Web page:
AMMAN — A project to preserve the shrinking Dead Sea by replenishing it with Red Sea water cannot stop the salt lake from diminishing further without altering its unique qualities, a recent study indicated.

The Dead Sea modelling study, which examined the potential impact of the Red Sea-Dead Sea Water Conveyance Project on the lake’s environs, found that the biological, geological and chemical characteristics of the Dead Sea would not be “greatly influenced” if fewer than 400 million cubic metres (mcm) of seawater were channelled into the rapidly shrinking lake each year.

However, the study determined that more than 700mcm of additional water per year is needed in order to stabilise water levels in the salt lake, adding that larger inflows would need to be introduced “very carefully while monitoring the response of the system to the dilution”.

The report warned that the development of stratification (the separation of waters with different salinity, density, or temperature), which could be caused by a large influx of added water, may increase the rate of sinkhole formation.

According to conservationists, sinkholes are created when water coming from surrounding mountains to compensate for lost water in the Dead Sea dissolves underground salt deposits, creating massive cavities.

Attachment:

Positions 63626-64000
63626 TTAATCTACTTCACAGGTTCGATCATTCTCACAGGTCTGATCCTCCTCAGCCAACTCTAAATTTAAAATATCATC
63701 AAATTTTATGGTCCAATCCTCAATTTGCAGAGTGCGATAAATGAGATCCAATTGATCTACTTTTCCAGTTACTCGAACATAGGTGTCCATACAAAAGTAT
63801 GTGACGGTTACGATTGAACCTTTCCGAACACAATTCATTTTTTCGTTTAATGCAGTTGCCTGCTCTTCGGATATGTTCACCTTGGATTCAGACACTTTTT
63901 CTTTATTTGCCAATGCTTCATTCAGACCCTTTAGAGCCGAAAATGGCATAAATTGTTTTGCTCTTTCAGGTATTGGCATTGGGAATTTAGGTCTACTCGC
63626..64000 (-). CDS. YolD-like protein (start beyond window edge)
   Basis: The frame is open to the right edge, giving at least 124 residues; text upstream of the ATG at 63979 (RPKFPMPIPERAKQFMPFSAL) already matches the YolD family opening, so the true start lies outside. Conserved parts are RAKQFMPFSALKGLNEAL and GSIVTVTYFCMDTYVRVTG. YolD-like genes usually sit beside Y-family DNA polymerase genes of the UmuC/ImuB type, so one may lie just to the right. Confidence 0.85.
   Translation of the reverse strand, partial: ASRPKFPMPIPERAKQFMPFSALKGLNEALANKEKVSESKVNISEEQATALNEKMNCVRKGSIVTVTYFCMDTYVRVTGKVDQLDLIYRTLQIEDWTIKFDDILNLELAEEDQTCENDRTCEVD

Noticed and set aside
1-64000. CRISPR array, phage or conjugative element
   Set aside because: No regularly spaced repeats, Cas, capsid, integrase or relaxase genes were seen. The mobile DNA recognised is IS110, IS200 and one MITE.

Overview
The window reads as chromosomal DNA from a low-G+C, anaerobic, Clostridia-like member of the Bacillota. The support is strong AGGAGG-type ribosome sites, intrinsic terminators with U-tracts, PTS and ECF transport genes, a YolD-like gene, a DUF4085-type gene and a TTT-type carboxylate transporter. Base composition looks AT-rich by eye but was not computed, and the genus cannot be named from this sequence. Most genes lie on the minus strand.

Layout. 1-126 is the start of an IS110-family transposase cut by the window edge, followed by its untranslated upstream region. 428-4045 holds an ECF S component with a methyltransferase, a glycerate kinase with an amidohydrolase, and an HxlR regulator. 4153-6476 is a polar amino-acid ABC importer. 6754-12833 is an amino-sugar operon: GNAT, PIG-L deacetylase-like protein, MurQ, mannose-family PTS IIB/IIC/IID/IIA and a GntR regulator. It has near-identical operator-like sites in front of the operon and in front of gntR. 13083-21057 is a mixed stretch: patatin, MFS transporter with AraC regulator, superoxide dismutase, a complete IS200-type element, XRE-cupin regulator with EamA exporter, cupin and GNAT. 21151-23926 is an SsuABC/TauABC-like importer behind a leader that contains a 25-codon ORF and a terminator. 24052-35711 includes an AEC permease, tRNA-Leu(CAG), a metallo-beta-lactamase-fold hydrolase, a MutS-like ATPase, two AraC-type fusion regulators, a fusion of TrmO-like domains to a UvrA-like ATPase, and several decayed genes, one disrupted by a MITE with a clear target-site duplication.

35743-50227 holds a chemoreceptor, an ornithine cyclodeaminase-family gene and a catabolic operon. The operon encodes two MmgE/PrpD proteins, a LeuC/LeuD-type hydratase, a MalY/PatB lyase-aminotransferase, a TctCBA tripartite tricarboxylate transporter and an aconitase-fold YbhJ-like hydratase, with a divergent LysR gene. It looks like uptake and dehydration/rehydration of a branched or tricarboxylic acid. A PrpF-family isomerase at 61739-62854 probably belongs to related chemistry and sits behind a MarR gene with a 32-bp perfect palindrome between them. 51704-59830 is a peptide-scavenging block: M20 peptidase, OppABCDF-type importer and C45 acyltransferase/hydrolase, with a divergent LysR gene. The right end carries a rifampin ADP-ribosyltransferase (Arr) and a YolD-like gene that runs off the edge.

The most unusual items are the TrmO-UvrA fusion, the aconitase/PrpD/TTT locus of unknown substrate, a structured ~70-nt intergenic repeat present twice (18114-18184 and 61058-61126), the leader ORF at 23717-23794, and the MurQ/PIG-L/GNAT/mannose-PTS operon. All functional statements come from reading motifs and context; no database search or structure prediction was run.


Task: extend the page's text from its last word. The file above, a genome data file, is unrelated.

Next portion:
The study, which was completed in August, also examined the state of the Dead Sea in the event of a “no action” scenario, examining how the water level, water balance and chemistry of the Dead Sea will evolve in the future if the Red-Dead project is not implemented.

“The Dead Sea’s level in the coming decades is expected to continue to decline at a rate of 1.0-1.2 metres per year,” the report concluded.

In the longer term, the rate of decline will gradually decrease. The salinity, density and temperature of the Dead Sea will continue to rise, however, while halite (rock salt) will continue to precipitate and accumulate on the Dead Sea’s floor, according to the study.

“Conditions for life in the lake will become increasingly difficult,” the report added.

The study is part of the Red Sea-Dead Sea Water Conveyance Study Programme, which entails five interrelated studies, also including a feasibility study, an environmental and social assessment, a study of alternatives and a Red Sea modelling study.

The study covered several issues in the geology and biology of the Dead Sea, such as gypsum precipitation, biological blooming, limnology and meteorology, remote sensing, surface and groundwater flows, and the development of sinkholes.—study